Since the presidency of Ronald Reagan— of whom many republicans still revere— it has become fashionable to view the government as an unnecessary evil. That’s unfortunate. Much, if not most of our federal (and state) government performs necessary and often vital services that can not be done (or done nearly as well) by the private sector.
The Creation of the Food and Drug Administration and the First U.S. Food Safety Laws
Upton Sinclair began his prolific writing career in the early 20th century by documenting the working conditions of meatpackers in Chicago. This was a time when there were no federal laws for meat safety nor laws to protect the health and safety of workers (including young children) whose workplace environments were often appalling.
Thanks to the work of Sinclair, and in particular, to the release of his 1906 book “The Jungle” he’s credited with spurring President Roosevelt to enact the first food safety legislation in the country and the creation of the Food and Drug Administration that remains today. Sinclair, through his work that spanned six decades, helped advance a considerable number of progressive causes. “In some 90 books and innumerable articles over the next six decades, he pushed for progressive causes, like “strong trade unions, abolition of child labor, birth control, Prohibition, utopian Socialism, an honest press, morality in business and industry, vegetarianism, mental telepathy and spiritualism, educational reform and civil liberties,” his [New York Times] obituary said.”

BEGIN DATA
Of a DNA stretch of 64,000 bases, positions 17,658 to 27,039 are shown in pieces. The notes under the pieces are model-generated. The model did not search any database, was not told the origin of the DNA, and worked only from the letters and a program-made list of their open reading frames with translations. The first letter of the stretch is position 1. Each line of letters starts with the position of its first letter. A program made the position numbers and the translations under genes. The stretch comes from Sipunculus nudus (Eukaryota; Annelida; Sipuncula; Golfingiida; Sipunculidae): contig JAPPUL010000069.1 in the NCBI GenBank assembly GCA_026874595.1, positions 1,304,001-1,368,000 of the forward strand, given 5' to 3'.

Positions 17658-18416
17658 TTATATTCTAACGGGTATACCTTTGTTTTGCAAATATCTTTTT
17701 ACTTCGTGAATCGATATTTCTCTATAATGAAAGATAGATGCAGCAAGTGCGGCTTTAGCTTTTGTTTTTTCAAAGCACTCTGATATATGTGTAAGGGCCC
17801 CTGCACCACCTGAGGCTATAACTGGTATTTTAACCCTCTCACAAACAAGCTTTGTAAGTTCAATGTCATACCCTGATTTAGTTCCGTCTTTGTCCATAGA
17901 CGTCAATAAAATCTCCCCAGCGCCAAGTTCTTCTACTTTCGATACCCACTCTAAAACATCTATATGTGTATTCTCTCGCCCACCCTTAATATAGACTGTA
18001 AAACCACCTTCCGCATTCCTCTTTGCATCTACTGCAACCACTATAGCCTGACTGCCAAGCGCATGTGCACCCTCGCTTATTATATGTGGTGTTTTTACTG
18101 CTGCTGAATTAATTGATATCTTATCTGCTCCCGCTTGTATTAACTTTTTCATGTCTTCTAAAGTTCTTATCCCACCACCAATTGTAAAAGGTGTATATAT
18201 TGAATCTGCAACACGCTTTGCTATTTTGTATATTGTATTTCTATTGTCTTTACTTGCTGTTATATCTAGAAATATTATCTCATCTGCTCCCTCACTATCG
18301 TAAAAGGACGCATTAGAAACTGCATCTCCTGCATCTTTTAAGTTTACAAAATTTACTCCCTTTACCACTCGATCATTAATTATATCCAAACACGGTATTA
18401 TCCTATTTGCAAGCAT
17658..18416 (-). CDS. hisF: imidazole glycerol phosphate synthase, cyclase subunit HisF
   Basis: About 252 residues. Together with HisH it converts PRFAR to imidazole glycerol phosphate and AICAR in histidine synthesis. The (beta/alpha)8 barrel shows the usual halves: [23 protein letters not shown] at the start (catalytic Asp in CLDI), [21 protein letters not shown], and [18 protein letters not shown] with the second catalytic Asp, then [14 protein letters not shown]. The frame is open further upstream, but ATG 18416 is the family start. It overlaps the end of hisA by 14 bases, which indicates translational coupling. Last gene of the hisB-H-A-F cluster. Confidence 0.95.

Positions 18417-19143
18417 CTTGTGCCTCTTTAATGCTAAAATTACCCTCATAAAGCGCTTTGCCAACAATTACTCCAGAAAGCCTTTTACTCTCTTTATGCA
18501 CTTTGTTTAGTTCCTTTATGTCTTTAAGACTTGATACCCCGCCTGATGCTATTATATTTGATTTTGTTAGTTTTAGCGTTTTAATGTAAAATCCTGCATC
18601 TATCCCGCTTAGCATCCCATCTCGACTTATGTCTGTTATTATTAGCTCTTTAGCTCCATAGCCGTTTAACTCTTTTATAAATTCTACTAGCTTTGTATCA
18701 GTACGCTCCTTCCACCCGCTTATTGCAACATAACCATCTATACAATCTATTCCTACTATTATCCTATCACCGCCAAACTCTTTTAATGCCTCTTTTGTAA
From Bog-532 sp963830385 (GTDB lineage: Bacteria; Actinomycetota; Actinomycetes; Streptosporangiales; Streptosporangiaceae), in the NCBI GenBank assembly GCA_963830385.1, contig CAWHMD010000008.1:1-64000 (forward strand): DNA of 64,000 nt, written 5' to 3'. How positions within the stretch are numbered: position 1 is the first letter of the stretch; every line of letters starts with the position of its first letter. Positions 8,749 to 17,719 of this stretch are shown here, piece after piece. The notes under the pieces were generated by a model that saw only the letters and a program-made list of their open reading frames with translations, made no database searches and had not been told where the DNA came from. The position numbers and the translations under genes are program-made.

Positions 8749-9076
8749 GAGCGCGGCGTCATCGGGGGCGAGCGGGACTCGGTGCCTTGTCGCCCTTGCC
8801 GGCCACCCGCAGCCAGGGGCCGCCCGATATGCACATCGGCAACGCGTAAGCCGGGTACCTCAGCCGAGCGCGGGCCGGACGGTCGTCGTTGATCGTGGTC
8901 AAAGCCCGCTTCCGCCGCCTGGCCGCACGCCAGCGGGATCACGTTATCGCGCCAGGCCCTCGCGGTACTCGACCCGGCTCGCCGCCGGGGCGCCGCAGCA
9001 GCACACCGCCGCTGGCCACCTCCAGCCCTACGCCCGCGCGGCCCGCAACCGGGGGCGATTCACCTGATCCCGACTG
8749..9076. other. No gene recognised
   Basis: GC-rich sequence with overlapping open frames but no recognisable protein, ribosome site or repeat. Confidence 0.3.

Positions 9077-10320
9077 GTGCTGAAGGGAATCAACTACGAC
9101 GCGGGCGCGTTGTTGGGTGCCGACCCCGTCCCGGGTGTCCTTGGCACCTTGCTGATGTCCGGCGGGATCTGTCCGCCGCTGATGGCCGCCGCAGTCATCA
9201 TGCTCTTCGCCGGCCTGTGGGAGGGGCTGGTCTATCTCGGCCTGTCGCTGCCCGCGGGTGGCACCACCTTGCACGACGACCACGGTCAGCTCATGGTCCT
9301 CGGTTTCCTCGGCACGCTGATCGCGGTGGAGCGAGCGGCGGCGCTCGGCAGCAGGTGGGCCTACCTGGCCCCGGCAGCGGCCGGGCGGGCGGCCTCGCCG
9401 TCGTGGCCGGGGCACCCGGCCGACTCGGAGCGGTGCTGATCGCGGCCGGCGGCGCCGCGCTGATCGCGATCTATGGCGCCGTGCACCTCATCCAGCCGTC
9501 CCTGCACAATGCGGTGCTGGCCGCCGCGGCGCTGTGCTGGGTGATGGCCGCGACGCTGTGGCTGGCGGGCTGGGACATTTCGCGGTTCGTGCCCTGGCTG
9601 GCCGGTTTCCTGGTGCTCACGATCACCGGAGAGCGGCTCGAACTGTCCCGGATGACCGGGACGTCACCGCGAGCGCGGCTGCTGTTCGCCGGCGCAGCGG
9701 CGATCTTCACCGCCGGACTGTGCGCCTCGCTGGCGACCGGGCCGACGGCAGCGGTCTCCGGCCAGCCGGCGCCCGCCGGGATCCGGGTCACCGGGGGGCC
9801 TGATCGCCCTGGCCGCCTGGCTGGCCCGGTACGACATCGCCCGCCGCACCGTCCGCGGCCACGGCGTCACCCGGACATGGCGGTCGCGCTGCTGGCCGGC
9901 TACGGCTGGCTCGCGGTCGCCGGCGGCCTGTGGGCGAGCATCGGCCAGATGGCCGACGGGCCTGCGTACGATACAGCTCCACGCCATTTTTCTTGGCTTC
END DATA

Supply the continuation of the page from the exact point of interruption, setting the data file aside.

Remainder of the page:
Today’s NYT post revisits that original 1968 obituary: Upton Sinclair, Whose Muckraking Changed the Meat Industry
We still have a long way to go to improve food safety, workplace conditions and many other social injustices that Sinclair ceaselessly fought throughout his life. It’s good though to take stock at how far we have advanced since his day, as well.
Thank you Mr. Sinclair, now let’s finish the job…
Postscript: The Jungle was made into a silent film of the same name (the poster is part of the image at the top) in 1914 and Sinclair bought the rights to it. He appeared in the beginning and end of the movie but unfortunately, like a majority of other silent films of that era, they have been lost to time.